Today is my birthday and I’m feeling a bit nostalgic. I think the nostalgia stems from the fact that a long time ago on this day, (no I am not going to tell you how long ago) I started a new job in the design department of a local shop. My job was like many in that era. I did paste-up and cut color separations with a xacto knife and rubylith. This was long before computer graphics and the easy of Command-Z.
As I was sitting here working away on my Mac, building some complex animated title sequences in After Effects it got me to thinking about how much easier things have really gotten since the introduction of computer graphics. Seriously, there are people who will never know the arduous task of rebuilding an entire page, by tearing off all the type that was laid out by hand using gangs of copy and hot wax or rubber cement, or the joy of re-stripping an entire page because the client changed a series of price points 4 hours before press time.
Believe me I am not complaining, and this is not a post about how I walked up hill to work in the snow so I could slave over a hot light table and drawing board all day. I just got to thinking about what it used to be like back in the day, and how I wouldn’t go back to that if I had to. I remember having a conversation with another designer a few years later, and they kept saying that there would be no way you could ever produce anything on the computer that would look better than what was done by hand, especially illustration, and painting. I wish I could talk to them now to see if they even remember our conversation, and if they ever changed their tune. The whole time the two of us were yapping about this we were making Chromalin proofs for a presentation the next day. God I still can’t believe I worked with this stuff. Chromalin involved all sorts of nasty toxic chemicals, and solvents, and they were just a pain in the ass. You had to mix your color to match the PMS chips by hand, and hope that you didn’t screw up when peeling the backer off. If you did it was back to square one.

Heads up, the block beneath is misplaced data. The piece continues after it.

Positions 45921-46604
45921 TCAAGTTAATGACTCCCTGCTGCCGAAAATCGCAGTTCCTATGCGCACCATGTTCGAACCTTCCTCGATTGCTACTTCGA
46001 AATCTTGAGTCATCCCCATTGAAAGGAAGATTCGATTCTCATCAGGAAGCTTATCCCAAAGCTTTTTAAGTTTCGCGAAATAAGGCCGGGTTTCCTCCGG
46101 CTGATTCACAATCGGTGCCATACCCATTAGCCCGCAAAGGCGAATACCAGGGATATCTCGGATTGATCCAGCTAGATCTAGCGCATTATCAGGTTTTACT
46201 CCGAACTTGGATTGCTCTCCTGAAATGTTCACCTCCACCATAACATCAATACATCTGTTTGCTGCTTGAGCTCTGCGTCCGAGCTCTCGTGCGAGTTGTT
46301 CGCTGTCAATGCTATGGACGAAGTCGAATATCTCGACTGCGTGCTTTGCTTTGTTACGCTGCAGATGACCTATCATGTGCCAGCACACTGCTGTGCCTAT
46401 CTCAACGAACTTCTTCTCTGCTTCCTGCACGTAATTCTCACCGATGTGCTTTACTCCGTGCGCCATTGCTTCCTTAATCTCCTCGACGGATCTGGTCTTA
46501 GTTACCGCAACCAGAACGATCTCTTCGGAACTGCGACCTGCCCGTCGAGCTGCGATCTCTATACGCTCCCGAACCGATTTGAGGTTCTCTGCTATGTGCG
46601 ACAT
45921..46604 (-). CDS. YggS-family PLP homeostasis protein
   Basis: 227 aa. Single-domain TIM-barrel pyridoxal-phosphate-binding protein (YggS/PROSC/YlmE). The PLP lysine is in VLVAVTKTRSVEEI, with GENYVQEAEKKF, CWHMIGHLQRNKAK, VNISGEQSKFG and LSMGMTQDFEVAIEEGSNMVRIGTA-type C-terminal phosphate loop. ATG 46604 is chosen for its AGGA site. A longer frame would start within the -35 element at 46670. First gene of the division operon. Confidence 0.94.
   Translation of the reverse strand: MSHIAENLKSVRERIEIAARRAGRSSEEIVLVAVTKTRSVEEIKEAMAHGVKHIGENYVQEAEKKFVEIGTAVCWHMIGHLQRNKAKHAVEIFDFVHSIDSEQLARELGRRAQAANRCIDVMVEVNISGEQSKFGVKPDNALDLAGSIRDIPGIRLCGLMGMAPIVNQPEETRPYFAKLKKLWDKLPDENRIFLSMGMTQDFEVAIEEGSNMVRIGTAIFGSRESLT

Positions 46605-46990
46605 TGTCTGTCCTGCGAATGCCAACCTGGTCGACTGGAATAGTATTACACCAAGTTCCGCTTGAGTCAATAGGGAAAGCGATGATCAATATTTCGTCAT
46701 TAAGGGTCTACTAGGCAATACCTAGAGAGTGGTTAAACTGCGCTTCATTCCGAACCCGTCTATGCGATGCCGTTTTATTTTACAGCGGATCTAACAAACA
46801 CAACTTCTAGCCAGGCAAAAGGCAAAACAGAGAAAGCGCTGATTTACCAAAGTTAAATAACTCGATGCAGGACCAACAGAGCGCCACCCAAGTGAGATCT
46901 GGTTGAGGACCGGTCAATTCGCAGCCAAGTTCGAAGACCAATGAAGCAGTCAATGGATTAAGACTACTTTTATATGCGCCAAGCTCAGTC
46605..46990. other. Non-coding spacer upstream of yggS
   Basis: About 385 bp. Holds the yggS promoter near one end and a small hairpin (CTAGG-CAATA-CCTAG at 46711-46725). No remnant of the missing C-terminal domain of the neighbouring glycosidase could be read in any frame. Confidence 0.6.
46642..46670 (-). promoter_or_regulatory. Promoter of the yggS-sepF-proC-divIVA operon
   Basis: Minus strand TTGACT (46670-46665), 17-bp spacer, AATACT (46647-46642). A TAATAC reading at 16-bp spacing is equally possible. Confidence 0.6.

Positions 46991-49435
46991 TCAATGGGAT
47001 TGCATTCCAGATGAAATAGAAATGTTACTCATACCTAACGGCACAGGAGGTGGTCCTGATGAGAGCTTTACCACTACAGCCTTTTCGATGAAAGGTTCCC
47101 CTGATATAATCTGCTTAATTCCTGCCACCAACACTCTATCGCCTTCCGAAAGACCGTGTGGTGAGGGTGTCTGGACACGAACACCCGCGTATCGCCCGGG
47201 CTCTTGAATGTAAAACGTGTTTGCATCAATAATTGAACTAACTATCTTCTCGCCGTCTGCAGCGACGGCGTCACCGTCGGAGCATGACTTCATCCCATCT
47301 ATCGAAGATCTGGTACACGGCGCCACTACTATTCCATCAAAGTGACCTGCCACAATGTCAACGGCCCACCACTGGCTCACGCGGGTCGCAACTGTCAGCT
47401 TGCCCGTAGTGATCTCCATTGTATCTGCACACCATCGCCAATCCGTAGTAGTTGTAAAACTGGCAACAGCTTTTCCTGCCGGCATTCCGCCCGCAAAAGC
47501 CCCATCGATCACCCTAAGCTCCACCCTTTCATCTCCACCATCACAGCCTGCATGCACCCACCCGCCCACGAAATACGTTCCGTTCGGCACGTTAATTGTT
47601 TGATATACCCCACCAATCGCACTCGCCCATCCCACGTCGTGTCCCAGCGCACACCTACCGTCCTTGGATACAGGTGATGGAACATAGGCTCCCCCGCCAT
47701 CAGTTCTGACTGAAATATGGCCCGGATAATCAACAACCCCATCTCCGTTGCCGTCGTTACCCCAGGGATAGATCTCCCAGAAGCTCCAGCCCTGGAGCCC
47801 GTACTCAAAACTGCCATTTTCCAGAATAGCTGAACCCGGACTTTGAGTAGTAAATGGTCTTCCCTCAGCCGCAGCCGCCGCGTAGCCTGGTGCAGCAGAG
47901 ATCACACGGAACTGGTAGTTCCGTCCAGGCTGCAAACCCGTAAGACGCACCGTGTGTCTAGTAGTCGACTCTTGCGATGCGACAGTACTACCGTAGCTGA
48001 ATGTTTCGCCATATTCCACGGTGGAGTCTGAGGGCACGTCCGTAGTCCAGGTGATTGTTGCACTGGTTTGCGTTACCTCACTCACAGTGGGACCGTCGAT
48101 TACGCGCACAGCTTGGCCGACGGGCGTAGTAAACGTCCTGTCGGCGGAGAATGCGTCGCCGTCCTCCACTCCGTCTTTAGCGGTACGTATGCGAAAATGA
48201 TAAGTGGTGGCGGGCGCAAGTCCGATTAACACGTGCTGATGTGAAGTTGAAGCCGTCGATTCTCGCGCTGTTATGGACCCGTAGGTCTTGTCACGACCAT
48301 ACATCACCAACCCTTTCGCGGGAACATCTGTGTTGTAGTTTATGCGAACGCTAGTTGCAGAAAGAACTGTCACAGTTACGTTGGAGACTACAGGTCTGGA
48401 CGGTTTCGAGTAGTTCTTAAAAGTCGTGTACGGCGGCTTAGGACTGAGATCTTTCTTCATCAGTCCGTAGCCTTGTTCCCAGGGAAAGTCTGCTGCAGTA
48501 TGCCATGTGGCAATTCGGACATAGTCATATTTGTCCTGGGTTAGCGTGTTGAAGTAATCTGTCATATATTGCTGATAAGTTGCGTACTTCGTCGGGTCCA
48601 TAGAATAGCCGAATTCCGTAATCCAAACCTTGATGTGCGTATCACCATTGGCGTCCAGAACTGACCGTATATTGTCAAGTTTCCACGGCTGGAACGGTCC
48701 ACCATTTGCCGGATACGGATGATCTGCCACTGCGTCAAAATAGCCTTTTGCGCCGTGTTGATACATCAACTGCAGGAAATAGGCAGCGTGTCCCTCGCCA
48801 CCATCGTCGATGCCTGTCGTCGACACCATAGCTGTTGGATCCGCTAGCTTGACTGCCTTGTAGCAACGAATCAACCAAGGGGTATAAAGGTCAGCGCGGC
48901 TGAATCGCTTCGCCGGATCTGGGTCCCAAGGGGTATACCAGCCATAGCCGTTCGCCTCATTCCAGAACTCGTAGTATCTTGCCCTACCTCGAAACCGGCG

I still believe in the idea that you should have some solid drawing and sketching skills, if you are going to be a designer. It’s just the way I was trained and the background I come from. Know how to set type and all the fundamentals that go with it. Know about color theory, visual layout, gestalt, balance, use of white space, all of it. OK now I’m getting preachy. Enough of this. It’s my birthday and I am going to go eat some cake while I draw in Photoshop on my new iMac and think about how I never have to smell rubber cement or Bestine ever again.